A mighty fist sprung from a freshly birthed wonder and wrapped tightly around my finger. After years of therapy, anti-anxiolytics, and every other hapless attempt, the roaring beast of my anxiety met its match in the unassuming power of these six pounds. With the birth of Molly, time and me were finally affixed. I was in this holy moment of now and nowhere else.
Like many Americans, I have suffered from clinical anxiety disorder since my childhood. Battling agitation, obsessive introspection, tics and compulsions has become part of my daily norm. What my daughter unwittingly offered me was the opportunity to sanctify the moment, a practice Venerable Fulton Sheen teaches in his book, Lift up your Heart: a Guide to Spiritual Peace.
He opens with a prescient analysis of Americans, “Millions of men and women today lead what has been called ‘lives of quiet desperation.’ They are panicky, worried, neurotic, fearful, and above all, frustrated souls.” Never has that been more true. Anxiety in the United States could be considered epidemic.
Research reveals that anxiety disorders affect one in five adults making it the most common mental illness. Is it increased technology use, obsession with social media, or a lack of purpose? Sheen’s theory here resonates the most with me. He attributes anxiety to the fact that humans are time-conscious creatures.
“All unhappiness (when there is no immediate cause for sorrow) comes from excessive concentration on the past or from extreme preoccupation with the future… Such a person’s mind is caught within the pincers of a past he regrets or resents and a future he is afraid he cannot control.”
Anxiety is complicated, and philosophy isn’t the cure we often hope it will be. But I do think it’s important to understand where anxiety comes from, and this seems to be a start. While “time” wasn’t in my direct consciousness when I would suffer panic attacks, in retrospect I would realize that perhaps a brief glance at a deadline or an unhappy memory in my Facebook newsfeed may have set me off. In the months leading up to my baby’s birth I felt heightened anxiety to achieve as much as possible with the little time I had before becoming “mom.” Drastic life changes are fodder for anxiety.
But Molly offered me reprieve. She forced me into the present moment in a visceral way. I hadn’t the luxury to devote hours to fretful introspection. Every scrap of energy was poured into keeping this little being alive. My sleepless nights were transformed into collapsed, drool-filled thanksgivings. And the squawking of a hungry newborn rudely interrupted any anxious daydreams.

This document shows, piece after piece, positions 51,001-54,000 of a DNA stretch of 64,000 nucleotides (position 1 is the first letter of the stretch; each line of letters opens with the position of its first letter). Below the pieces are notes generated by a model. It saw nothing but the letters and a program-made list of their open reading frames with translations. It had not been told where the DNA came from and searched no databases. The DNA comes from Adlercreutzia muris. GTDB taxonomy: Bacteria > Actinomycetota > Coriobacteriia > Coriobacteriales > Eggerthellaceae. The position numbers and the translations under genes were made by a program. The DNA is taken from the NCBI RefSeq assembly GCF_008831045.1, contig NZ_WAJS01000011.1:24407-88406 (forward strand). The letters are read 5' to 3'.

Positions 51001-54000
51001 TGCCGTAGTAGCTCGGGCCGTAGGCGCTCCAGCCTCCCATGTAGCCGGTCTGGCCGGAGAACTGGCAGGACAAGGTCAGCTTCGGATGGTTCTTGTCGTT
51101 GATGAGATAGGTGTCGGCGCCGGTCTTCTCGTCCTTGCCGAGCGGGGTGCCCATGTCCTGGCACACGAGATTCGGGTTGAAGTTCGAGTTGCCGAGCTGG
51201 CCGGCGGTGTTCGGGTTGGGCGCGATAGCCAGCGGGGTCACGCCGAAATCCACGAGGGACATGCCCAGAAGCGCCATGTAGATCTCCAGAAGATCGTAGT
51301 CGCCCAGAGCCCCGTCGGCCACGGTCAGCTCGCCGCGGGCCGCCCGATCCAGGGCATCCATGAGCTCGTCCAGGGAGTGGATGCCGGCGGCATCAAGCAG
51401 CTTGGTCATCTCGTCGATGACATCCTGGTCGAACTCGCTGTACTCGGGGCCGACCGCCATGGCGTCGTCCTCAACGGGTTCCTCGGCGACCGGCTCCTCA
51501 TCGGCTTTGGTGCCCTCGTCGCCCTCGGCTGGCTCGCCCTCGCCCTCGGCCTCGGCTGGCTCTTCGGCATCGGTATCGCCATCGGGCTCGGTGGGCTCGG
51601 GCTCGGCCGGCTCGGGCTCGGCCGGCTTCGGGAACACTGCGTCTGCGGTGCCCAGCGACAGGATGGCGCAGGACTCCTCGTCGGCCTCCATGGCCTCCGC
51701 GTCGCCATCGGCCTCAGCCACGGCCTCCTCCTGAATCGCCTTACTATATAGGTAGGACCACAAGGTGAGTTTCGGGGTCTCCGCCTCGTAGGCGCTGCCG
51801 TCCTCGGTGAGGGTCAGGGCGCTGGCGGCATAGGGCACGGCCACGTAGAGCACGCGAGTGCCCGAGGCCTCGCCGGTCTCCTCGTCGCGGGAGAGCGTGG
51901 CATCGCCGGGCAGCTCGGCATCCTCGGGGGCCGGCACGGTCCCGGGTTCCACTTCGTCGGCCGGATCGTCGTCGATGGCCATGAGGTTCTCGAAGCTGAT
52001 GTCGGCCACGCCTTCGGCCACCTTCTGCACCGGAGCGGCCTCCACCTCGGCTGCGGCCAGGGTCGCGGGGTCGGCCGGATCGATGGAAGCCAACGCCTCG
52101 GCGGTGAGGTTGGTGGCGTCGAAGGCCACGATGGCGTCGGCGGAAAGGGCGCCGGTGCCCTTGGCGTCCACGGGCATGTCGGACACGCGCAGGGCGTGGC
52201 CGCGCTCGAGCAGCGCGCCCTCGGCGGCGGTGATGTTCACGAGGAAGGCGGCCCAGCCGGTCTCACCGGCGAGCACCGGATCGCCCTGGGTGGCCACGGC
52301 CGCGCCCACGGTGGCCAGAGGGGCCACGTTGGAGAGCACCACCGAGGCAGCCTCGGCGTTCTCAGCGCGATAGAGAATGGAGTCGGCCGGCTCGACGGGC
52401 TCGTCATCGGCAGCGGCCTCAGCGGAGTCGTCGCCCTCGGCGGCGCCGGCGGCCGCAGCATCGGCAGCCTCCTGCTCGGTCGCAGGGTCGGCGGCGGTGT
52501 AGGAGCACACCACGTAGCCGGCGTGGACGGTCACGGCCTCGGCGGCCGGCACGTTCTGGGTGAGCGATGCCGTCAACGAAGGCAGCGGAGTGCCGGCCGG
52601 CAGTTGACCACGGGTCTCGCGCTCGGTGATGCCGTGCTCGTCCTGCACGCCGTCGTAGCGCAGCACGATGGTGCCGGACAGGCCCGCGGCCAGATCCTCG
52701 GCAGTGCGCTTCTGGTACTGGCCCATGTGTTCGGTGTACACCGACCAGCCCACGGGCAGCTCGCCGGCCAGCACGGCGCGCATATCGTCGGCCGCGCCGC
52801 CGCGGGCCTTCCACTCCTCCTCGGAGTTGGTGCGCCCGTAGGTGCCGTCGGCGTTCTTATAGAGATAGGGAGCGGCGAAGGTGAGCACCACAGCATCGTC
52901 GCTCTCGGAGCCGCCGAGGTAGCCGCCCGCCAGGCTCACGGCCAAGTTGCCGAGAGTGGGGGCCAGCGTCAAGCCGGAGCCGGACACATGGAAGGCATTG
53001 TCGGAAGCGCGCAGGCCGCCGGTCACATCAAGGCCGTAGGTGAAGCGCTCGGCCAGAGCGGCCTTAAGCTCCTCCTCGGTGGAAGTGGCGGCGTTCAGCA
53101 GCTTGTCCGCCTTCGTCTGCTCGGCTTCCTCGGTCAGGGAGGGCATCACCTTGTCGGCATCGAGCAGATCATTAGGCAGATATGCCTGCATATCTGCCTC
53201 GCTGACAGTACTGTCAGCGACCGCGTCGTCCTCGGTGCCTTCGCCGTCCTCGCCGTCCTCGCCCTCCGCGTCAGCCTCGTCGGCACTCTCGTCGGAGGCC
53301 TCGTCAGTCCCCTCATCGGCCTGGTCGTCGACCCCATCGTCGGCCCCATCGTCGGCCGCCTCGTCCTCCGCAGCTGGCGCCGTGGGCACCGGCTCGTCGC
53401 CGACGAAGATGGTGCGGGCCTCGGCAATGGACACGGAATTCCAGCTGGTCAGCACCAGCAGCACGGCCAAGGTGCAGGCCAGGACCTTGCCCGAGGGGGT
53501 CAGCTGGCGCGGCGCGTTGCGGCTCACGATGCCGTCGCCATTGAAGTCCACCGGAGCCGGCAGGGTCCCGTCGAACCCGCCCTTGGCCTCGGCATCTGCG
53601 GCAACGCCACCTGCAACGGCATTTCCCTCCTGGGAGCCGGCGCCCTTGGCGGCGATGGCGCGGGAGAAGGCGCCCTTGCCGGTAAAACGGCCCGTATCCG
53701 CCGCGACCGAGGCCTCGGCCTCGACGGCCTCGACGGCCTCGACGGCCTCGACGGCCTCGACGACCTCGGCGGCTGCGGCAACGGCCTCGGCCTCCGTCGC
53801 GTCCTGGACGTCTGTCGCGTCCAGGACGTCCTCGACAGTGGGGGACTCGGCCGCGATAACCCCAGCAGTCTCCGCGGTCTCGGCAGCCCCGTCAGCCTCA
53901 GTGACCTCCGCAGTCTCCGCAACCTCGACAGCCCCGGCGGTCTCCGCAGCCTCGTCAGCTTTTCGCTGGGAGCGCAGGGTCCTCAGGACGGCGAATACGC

Through painful recovery and fatigue I was married to the hours, minutes and seconds of these days. In my newfound capacity for love, my spirit laid down for this all-consuming service. Ironically, what should have been the most anxious time of my life became the most free, as every minute of my time demanded a specific action from me.
“Each minute of life has its peculiar duty.” Sheen explains, “Every moment brings us more treasures than we can gather. The great value of the Now, spiritually viewed, is that it carries a message God has directed personally to us.”
Those moments where we fail to be present — in body, mind and soul — matter. Waiting in line at the DMV, your commute, the 15th diaper change of the day, these are the unglamorous, mysterious gifts God deemed for us in that moment. So we can avoid these moments by restlessly multitasking, or we can dive deep into the mystery, “resign” ourselves to the moment and sanctify it.
One of the greatest lies anxiety projects is that you are alone in the struggle. You feel that because you fail to keep Christ in your mind when battling repetitious thoughts he must be elsewhere. Because if God was there wouldn’t you be in a holy union with Him in that moment? But Christ is as present to me through my daily meanderings, in my agitation, as Molly is. In my intention to sanctify a moment to God he is there, and in my fumbling anxiety and failure to do so he is there.
As Sheen explains, “Our Lord is pleased to receive from us in return the thousands of unimportant actions and trifling details that make up our lives — provided that we see, even in our sorrows, ‘the shade of his hand outstretched caressingly.’”
The more I can divert my attention to this intense love and service, the better equipped I am to battle anxiety. I don’t believe I am cured of it forever. Even as Molly turns just three months old I can feel those old “shoulda’ woulda’ coulda’s” knocking on the door. But I will battle with a new soldier, a fierce little one named Molly Joan.
Casey McCorry is a digital associate for the Archdiocese of Los Angeles, a documentary filmmaker, wife and mother.